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6 comments - What do you think?  Posted by admin - February 3, 2018 at 12:57 pm

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About Asian Food and Cooking

Asian cooking can generally be classified into several categories on the basis of the regional styles of cooking and the people and culture of those regions. Some of the main categories of Asian food are East Asian, Southeast Asian, South Asian, Central Asian and Middle Eastern. In common usage however, Asian food (also referred to as Asian cuisine) primarily includes South and Southeast Asian cuisine. The main countries that constitute this region are India, China, Japan, Korea, Malaysia, Vietnam, Thailand, Burma etc.

Chinese food is generally considered to be East Asian food, even though China stretches from across mid-Asia to the Far East. Rice is the most important staple through most of China. In some regions however, noodles are preferred to rice. Most foods are prepared by mincing or cooking, and are cooked in a wok, using very little oil. Traditionally, there are eight main regional cuisines in China: Anhui, Cantonese, Fujian, Hunan, Jiangsu, Shandong, Sichuan and Zhejiang. The three distinct regional cuisines however, are Shanghainese – characterized by hot and spicy chilly pepper flavoring, Cantonese – associated with flavorful meat and vegetable combinations, and Mandarin – associated with steamed noodle and bread dumplings.

Since Japan is an island nation, much of its food includes fish and fish-based ingredients. Rice and sliced, salted vegetables are staples in Japanese cooking. Soy products such as soya sauce, soya paste and tofu are also used in many Japanese preparations. Japanese cuisine also includes sushi, meats in teriyaki sauce, lightly battered and fried meat and fish, as well as shellfish called tempura. Japanese food is healthy, tasty and simple to cook. It is low-fat, low-cholesterol, and well-known for reducing heart-related diseases.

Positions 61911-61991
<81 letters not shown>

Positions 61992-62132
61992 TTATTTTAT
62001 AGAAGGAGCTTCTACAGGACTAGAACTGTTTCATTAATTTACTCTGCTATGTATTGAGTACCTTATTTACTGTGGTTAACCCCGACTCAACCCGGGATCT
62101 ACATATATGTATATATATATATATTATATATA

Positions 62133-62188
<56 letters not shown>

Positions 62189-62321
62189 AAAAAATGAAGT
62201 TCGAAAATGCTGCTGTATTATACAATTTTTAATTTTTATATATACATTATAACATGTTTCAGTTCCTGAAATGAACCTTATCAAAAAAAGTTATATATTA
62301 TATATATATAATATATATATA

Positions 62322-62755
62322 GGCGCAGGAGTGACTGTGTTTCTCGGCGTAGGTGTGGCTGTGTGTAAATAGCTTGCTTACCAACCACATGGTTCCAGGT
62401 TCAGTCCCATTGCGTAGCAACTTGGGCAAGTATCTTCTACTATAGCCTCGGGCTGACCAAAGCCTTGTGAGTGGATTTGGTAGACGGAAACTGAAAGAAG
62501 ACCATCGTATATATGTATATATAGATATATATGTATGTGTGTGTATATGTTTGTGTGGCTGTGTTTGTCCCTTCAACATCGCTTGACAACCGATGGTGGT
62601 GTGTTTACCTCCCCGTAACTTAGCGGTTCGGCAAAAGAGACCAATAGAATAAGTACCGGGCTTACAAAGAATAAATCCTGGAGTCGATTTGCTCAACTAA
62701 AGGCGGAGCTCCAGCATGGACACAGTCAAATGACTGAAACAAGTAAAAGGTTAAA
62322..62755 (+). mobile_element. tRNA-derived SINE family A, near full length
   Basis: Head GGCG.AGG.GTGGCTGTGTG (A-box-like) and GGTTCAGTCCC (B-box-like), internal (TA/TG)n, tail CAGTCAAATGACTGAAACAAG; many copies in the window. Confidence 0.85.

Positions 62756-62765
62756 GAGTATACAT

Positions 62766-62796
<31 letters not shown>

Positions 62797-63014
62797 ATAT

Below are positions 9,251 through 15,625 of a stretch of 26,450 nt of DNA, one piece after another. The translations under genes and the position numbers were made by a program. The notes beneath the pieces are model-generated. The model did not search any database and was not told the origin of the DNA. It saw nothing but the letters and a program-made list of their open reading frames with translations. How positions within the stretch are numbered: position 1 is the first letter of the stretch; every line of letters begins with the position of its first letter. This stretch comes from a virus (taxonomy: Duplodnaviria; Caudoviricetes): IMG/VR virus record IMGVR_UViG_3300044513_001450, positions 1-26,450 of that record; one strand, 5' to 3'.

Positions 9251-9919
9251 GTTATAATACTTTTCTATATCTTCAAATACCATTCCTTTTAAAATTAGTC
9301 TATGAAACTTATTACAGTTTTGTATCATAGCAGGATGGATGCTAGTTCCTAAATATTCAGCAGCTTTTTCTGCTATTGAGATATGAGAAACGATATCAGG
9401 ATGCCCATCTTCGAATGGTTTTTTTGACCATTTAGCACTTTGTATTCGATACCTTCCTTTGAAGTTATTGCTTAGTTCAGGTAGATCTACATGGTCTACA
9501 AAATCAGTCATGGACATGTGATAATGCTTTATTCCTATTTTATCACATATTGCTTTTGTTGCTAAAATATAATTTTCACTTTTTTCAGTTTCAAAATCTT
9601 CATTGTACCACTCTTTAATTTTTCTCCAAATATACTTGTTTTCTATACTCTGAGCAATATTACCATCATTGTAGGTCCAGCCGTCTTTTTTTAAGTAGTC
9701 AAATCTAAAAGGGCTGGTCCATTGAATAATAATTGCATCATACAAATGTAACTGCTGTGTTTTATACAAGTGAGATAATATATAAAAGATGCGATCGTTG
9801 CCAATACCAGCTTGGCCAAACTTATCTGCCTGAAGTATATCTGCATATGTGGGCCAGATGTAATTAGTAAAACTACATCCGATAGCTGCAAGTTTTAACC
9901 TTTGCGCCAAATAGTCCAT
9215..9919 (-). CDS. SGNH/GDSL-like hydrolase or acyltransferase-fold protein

While different parts of India are known for their different cultural backgrounds, they are also known for their different flavors and cuisines. Vegetarian food includes khakra and dhokla from Gujarat, daal-baati-choorma from Rajasthan, the Kashmiri dum-aloo, as well as dosas and kesari bhaat from South India. Non-vegetarian delicacies, especially the tandoori kind, were especially devised for the Nawabs of India. The saffron-flavoured reshmi kebab, and the lime juice and garlic marinated fish tikka serve as delectable appetizers in combination with the yogurt-marinated chicken sheek kebab. Tandoori food is the perfect evidence of the richness of India’s cultural diversity and royalty.